Sand in the ducts

I have a past customer who contacted me insisting that I pay to have his ducts cleaned. Apparently when he took possession of the property he removed the registers and saw sand in the ducts and now thinks that it is something that I should have reported.
My thoughts are:

  1. The SOP does not state that we need to do an inspection of the interior of the ducts and contractually he has agreed to the SOPs.
  2. Cleaning ducts is a part of the general home maintenance that one takes on when purchasing a used home.

But he still wants me to pay for the duct cleaning since a contractor told him that because it is sand it will cost about 1k to clean it all out.

I am also wondering; why would there be sand in a heat register? I say no sand in the filter and no sand around one of the open cold air returns.

Dave Strunk
Surety Home Inspections, LLC
Hackensack, Minnesota

A good read…

David you are not forthcoming with enough info about your duct system I must assume you are speaking of a slab on grade foundation with the ducts embedded beneath the slab and of course the ducts are normally buried in sand. The age of the home determines the type of material the ducts are constructed with. I have three types in my State that I see on a regular basis Transite, metal and last but not least came plastic PVC schedule 20. All three types can get sand on the inside during construction at any or all of the fittings very common here. During the construction stage if the ducts are exposed to rain water before the concrete is poured it is a guarantee that the ducts will have sand migrate at the fittings. Another source of sand in the duct system is if ground water enters beneath the slab due to improper drainage away from the slab you will also find sand along with some water marks in the duct system as viewed from the registers with a light and a mirror. If you do not inspect the ducts at the registers that in my opinion is a mistake on your part no matter what your SOP states. SOP is a minimum standard

We always check the ducts. I stick my camera in the duct and snap a picture. Every duct will have a bit of debris that has fallen down but sand can be from moisture intrusion/deterioration of the duct. It’s not unusual to find moisture or standing water in ducts if the exterior grading isn’t correct. If the duct is rusted/deteriorated/damaged, we recommend full camera inspection of the duct.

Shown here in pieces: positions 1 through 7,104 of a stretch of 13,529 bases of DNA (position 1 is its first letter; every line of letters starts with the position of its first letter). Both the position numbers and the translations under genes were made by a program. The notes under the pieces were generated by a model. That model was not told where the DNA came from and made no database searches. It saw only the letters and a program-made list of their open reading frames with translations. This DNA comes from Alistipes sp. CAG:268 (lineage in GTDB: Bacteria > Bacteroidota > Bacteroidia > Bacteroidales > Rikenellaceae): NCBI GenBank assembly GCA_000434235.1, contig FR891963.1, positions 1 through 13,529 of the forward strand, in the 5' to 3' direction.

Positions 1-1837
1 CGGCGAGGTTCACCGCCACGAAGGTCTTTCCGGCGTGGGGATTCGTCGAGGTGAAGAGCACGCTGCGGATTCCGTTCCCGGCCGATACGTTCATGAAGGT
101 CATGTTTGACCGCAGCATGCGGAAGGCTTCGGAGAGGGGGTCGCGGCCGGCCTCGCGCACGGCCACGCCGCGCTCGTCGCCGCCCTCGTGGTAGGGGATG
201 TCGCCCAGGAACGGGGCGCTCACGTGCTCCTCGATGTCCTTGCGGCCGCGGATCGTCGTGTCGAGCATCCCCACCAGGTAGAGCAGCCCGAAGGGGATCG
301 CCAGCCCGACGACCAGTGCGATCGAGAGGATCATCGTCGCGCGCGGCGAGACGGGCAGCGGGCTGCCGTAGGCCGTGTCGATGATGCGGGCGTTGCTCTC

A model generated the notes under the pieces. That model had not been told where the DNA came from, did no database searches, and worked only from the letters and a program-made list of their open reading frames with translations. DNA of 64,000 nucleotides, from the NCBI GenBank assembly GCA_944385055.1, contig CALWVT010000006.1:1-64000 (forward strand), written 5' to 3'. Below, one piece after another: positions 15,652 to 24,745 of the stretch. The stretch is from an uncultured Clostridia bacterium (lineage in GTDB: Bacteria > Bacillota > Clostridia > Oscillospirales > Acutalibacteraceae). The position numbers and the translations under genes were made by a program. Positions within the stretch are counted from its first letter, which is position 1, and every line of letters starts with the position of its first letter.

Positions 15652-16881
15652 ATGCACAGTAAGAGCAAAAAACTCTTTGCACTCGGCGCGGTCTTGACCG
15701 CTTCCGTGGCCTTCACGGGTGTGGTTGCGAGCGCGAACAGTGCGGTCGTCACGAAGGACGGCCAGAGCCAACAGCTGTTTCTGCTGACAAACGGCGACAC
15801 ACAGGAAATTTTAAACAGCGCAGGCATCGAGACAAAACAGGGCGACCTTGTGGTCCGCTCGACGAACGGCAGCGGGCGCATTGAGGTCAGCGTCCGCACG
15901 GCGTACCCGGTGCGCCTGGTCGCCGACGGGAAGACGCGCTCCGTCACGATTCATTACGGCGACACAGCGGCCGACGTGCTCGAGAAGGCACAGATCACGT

I almost always find dirt in the heat register boots beside exterior doors kitchens, bathrooms or where ever there are tiles. I tell my clients to suck it up with a vaccuum cleaner.
I advise them not to use a duct cleaning company (see Roy’s attachment why).
I explain that the purpose of the furnace filter is to keep dirt out, and that eventually any that is there will get blown toward to the heat registers, so pulling them and checking them for dirt and vaccuuming heat registers out every so often and maintaining filters is a must do home maintenance item.

If it is underslab ducting, what Charlie says.

New construction should probably be cleaned by the contractor, or with a really big shop vac, some contractors will use a duct cleaning contractor, wonderful!, ducts should be clean when the house is turned over to the buyer, check em all if you are doing a new house inspection. I sometimes see that some of the trades working inside a mostly finished house sometimes use heat registers as garbage cans, especially flooring guys :-(!!!

Of the homes I’ve built with underslab ducts, it was required to encase them in concrete.

Remember where you live its the land of strange:p the only time the ducts here were encased in concrete was at the fittings when using metal duct and most of the time it was just the top of the duct which was kinda dumb

Alberta must be kinda strange too :slight_smile: It is in CA after all. We used to wrap underground in poly and cover it with concrete. Every so often it would float if it wasn’t secured properly. (never happened to me)

Never had one float up but basically buried in sand it was not going anywhere. Once had to help when I was a pup dig sand out of the ducts and I mean dig it out they were half full of sand from a plumber driving a stake through a water line that was pressured up and he did not tell anyone he just repaired the line.
We took a coffee can and tied wire to both ends and use it to scrap the sand loose to allow a large air compressor to be used to blow the sand out spent several days under warranty cleaning that mess and I was not the installer just the newbie:roll: